have experienced up close how Metro is exactly the kind of Kafkaesque bureaucracy that seems to be the governmental version of the banks that were “too big to fail.” It’s an organization that is intoxicated with its own power, has been repeatedly chastised for civil rights violations and spends like a drunken sailor on sexy new projects while neglecting maintenance on core services. No wonder it was recently described in the Los Angeles Times as “a poorly run transit agency.” Short of being dismantled and replaced with a more transparent, efficient and democratic successor agency, what Metro needs is a major governance overhaul and a rational system of checks and balances to stop it from running amok. The last thing it needs is more blank-check taxpayer funding. The Forever Tax will likely be one of multiple tax initiatives on this November’s ballot. Even in this economy, the politicos’ solution is to raise and extend taxes rather than make necessary systemic changes by dealing with such important issues as pension reform. Guess they feel that with the Supreme Court ruling in the Citizens United case that loosened special interest funding, they’ll get enough special interest moola to be able to sell anything to anybody. In reality, though this Forever Tax seems like nothing more than an ego play by powerful local politicians who like to play with choo-choos. Ironically, they seem not only to have forgotten the core values of local democracy, but also the core values of a sensible, effective mass transit system. As sexy as choo-choos are, great mass transit is a combination of various modes of transportation, including light rail and bus service. While Metro has spent more on heavy-rail subways, it has drastically cut back on bus service, sometimes affecting the most downtrodden in society. A new Forever Tax is a bad idea, particularly in this economy. Bad ideas sometimes die hard, but according to the title of the book upon which “Die Hard” is based, “nothing lasts forever.” Except, it seems, governmental waste, lack of accountability and insider politics. Though special interests may try to convince us with Citizens United campaigns otherwise, blank checks in this or any economy are not the answer. We need to reject this ego-driven, shortsighted measure and to vigorously oppose the transformation of what was only meant to be a temporary tax into a Forever Tax. Because forever is a long, long time. John Mirisch is vice mayor of the city of Beverly Hills.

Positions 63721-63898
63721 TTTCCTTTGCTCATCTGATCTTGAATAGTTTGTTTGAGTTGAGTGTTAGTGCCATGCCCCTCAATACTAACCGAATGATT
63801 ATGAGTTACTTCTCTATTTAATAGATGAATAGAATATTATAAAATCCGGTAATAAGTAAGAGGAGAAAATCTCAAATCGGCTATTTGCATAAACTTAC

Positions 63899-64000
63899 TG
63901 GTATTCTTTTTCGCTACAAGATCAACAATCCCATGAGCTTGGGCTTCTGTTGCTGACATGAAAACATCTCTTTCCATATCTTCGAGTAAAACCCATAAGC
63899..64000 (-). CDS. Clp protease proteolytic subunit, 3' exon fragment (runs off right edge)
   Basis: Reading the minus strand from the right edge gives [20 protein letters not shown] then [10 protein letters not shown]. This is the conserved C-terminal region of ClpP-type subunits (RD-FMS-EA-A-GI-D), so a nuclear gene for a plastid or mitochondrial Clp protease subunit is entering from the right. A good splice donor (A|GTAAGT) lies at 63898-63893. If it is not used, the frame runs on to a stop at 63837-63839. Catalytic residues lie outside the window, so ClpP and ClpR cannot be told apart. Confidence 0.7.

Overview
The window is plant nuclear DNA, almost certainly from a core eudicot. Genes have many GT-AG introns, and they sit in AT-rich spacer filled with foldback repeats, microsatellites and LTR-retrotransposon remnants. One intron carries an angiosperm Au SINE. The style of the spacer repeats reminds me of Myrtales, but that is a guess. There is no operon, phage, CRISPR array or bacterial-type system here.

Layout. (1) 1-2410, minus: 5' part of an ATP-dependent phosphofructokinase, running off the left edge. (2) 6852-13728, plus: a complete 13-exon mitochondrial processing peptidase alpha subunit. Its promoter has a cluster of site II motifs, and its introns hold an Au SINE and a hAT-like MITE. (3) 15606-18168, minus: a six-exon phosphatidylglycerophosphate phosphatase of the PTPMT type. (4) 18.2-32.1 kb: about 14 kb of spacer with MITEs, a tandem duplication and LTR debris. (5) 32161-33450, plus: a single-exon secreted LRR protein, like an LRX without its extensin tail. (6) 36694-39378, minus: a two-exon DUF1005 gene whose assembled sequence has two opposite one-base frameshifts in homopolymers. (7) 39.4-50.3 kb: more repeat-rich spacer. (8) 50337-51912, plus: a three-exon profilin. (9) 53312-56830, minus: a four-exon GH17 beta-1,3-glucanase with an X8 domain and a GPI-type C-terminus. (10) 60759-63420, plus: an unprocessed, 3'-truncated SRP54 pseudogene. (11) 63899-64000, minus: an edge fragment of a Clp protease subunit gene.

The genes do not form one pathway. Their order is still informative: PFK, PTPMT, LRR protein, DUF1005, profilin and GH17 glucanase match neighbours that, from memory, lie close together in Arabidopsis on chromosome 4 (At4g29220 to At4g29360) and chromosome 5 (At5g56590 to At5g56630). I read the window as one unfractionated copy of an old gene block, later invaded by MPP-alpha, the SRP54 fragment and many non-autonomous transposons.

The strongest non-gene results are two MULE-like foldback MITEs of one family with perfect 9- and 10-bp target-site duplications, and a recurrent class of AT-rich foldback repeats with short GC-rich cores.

Latinos Should Give Philanthropy Some Thought By CLARA POTES-FELLOW
ITHIN the next 10 years, Los Angeles will see one of the single largest transfers of wealth of any major metropolitan area in the country, according to a new report by the California Community Foundation. The report, “The Future of Philanthropy in Los Angeles: A Wealth of Opportunity,” estimates L.A. residents’ net worth to be $1.5 trillion, a net worth resulting from assets gained over a lifetime, savings and investments. Among those driving this wealth creation are entrepreneurs who start and grow businesses, as well as highly educated immigrants with high net worth who make Los Angeles their destination of choice. The report signals the extraordinary opportunities that wealth transfer among generations will create for Angelenos in all sectors of the economy. For instance, by 2020, Angelenos will transfer almost $114 billion between generations. L.A. nonprofits of any size, but especially those considering endowment building, must prepare and position themselves to acquire a portion of this wealth. If non-profits could capture 5 percent of the transfer of wealth taking place, the report says, “$5 billion can be used for philanthropy by 2020 [and] $5 billion would fund all of the operating expenses of 75 percent of L.A.’s active non-profits.” The report also should be used as a call for business owners and individuals of any ethnic group to step up their charitable giving. As the report points out, “Giving by new companies is still in an embryonic stage. Entrepreneurs and immigrant business owners may not know how to give and the business advantages of being philanthropically active.” Let’s take, for example, the case of Latinos and organized philanthropy. Latino Angelenos represent approximately 50 percent of Los Angeles County’s population and own 21 percent of businesses in the region. According to a Hispanic Business’ 500 ranking, the top 20 Latino-owned companies in the greater L.A. area produced revenues of $779 million in 2011. According to Census data, Hispanic households with median